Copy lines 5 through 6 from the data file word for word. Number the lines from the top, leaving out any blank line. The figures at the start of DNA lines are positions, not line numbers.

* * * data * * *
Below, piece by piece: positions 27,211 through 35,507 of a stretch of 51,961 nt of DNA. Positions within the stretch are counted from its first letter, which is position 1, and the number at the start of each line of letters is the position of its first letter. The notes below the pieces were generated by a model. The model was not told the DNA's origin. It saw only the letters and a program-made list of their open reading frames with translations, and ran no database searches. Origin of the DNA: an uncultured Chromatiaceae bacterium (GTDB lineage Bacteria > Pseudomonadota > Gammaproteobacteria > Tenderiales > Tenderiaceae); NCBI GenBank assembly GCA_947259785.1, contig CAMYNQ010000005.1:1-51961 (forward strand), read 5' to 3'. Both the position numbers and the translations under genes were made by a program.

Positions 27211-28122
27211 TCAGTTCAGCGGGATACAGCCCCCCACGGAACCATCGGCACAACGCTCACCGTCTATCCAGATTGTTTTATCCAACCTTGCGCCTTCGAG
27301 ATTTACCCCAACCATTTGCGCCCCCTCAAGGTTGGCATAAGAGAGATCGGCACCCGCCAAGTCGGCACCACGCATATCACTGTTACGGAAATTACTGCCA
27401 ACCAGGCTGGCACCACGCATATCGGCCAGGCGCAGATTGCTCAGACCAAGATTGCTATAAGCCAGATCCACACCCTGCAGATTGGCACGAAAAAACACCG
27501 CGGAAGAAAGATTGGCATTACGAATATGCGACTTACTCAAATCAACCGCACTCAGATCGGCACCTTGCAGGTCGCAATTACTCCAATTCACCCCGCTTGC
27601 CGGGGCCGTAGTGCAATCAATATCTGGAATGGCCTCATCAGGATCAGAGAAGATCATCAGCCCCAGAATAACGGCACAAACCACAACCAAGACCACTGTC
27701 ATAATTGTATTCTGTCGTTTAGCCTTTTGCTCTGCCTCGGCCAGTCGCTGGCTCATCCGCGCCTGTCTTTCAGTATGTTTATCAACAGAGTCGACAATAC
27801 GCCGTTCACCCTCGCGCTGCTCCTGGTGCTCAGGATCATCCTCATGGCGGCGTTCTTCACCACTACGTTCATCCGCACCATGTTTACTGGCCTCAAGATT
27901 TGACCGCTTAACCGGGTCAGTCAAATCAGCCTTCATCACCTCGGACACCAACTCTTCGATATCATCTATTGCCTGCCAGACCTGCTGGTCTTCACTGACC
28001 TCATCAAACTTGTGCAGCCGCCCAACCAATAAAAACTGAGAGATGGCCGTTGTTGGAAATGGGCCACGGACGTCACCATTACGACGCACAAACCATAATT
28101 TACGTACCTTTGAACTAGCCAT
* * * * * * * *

27401 ACCAGGCTGGCACCACGCATATCGGCCAGGCGCAGATTGCTCAGACCAAGATTGCTATAAGCCAGATCCACACCCTGCAGATTGGCACGAAAAAACACCG
27501 CGGAAGAAAGATTGGCATTACGAATATGCGACTTACTCAAATCAACCGCACTCAGATCGGCACCTTGCAGGTCGCAATTACTCCAATTCACCCCGCTTGC